All knowledge, the totality of all questions and answers, is contained in the dog.
While this is a sweeping statement, it helped unravel my topic – on animals and death, grief and mourning – for a recent conference on “Dogs in Southern African Literatures”.
In Marlene van Niekerk’s novel “Triomf” (1994) the Benade family want to deal with their grief following the death of the beloved dog Gerty. The Benade family buries her in the backyard and Mol decides to compose a tombstone for her. She writes:
Here lies Gerty Benade. Mother of Toby Benade/and sweetheart dog of Mol ditto.
She then writes, “Wow she’s in dog heaven” and Treppie contributes the final line “Where the dogs are seven eleven” – signifying lucky numbers in the game of dice.
Pop’s dream of dead dogs as angelic beings and Mol’s reference to “dog heaven” suggest there is belief that like their human counterparts, dogs also go to heaven and become angels as a reward for their good conduct on earth.
In many cultures and religions dogs are more than protection and security. They are also company and companions. In some instances the canines are so close to their humans that people wonder about their animals’ after lives. So, do real life dogs actually go to heaven?
More about love
In her essay film “Heart of a Dog” (2015) American avant garde performer Laurie Anderson deals with the death in 2011 of her beloved Lolabelle, a rat terrier adopted by Anderson and her husband, the singer Lou Reed. In the film Anderson also tries to come to terms with the deaths of her mother and Reed in 2013. According to Anderson dealing with these deaths taught her more about love than anything else.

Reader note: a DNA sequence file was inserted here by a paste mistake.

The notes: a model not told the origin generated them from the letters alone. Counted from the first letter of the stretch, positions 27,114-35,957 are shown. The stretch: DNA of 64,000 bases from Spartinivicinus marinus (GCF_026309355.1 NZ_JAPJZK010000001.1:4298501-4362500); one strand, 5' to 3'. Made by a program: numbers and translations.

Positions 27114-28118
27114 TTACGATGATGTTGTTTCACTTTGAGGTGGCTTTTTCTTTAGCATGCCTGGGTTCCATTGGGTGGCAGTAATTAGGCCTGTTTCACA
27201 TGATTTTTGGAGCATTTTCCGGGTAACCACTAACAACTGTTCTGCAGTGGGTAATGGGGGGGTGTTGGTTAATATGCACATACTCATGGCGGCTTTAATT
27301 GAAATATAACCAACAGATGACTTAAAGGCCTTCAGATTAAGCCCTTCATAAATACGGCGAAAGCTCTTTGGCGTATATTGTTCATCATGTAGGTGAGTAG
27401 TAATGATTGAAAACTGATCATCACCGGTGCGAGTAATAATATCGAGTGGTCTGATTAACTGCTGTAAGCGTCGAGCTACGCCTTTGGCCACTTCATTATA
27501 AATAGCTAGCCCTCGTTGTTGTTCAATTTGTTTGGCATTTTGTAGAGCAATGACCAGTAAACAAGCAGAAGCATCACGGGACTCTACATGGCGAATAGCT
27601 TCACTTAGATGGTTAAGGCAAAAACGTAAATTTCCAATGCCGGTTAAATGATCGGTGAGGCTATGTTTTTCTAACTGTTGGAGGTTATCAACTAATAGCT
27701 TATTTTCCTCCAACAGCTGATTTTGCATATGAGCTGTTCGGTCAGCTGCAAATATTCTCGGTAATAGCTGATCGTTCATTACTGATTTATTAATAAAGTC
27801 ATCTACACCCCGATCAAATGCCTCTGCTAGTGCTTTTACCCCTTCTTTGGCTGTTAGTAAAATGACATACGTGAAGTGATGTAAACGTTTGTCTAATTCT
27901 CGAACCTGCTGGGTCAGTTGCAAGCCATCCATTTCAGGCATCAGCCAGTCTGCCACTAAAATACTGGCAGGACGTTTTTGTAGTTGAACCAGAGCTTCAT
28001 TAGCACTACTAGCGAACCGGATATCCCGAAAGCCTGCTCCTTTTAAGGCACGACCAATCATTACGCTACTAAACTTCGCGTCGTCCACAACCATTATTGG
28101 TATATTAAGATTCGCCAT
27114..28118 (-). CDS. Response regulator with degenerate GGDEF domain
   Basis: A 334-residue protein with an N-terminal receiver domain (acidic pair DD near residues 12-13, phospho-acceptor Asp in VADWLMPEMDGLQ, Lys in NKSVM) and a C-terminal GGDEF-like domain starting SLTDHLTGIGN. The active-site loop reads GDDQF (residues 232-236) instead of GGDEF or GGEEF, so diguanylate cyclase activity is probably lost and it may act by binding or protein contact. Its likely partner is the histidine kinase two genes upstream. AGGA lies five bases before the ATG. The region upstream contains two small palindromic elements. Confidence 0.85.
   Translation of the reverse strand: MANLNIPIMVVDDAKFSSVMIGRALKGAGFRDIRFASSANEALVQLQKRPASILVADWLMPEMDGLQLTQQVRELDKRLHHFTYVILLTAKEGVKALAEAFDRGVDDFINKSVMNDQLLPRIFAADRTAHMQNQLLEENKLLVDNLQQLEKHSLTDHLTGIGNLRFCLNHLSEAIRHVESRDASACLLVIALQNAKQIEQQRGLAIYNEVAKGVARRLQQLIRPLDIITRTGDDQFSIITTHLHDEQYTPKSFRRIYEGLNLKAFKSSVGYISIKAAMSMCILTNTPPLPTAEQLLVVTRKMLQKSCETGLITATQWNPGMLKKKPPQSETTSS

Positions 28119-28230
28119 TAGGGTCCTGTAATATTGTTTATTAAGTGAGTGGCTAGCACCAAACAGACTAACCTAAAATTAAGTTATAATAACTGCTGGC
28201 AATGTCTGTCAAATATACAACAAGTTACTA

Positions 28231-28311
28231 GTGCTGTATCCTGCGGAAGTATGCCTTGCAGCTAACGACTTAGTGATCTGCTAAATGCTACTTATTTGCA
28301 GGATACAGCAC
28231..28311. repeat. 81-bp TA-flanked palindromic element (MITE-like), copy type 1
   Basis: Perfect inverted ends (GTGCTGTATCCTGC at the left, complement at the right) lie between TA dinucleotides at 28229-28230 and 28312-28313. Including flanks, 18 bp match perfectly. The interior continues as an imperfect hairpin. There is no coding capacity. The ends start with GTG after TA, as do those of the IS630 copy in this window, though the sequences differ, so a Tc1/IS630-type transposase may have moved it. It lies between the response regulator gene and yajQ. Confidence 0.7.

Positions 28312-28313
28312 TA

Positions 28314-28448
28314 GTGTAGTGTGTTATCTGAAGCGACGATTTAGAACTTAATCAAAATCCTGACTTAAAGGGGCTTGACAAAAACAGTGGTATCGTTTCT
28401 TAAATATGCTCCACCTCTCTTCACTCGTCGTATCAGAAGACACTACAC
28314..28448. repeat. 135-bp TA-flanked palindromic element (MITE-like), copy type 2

Lolabelle was deprived of her encounters with others in their New York neighbourhood when she became blind and was afraid to move forward into the dark. Anderson got her a trainer who decided first that Lolabelle should literally paint and then actually learn to play the piano.
Initially I thought Anderson was very anthromorphic in her view on dogs when she describes Lolabelle as empathetic, playing the piano, painting pictures and questioning the games played with her.
When asked by film critic Jonathan Romney whether Lolabelle meant more to her than being merely a pet, Anderson remarked:
It’s a film about empathy. Lolabelle was a character that was almost pure empathy, so I tried to express that as well as I could.
One could argue that Lolabelle, like the fictitious “Gerty” in “Triomf”, acts as a consoler to Anderson. No wonder film critic Ty Burr calls the film,
a unique, exceptionally touching cinematic tone-poem on the subject of mourning.
Afterlife for dogs
Ensuing from this one could ask: do dogs go to heaven or is there an afterlife for dogs? And as a Buddhist, what does Anderson believe? Her mourning for Lolabelle is grounded in her Buddhist beliefs and there is a long section devoted to the “bardo”, the Buddhist concept of the waiting period between a person’s lives. The spirit of the deceased spends 49 days in the bardo, as is mentioned in the Tibetan Book of the Dead.
And other belief systems? There are varied views even within different faith groups. Recently Pope Francis told a young boy whose dog has died that paradise is open to all of God’s creatures.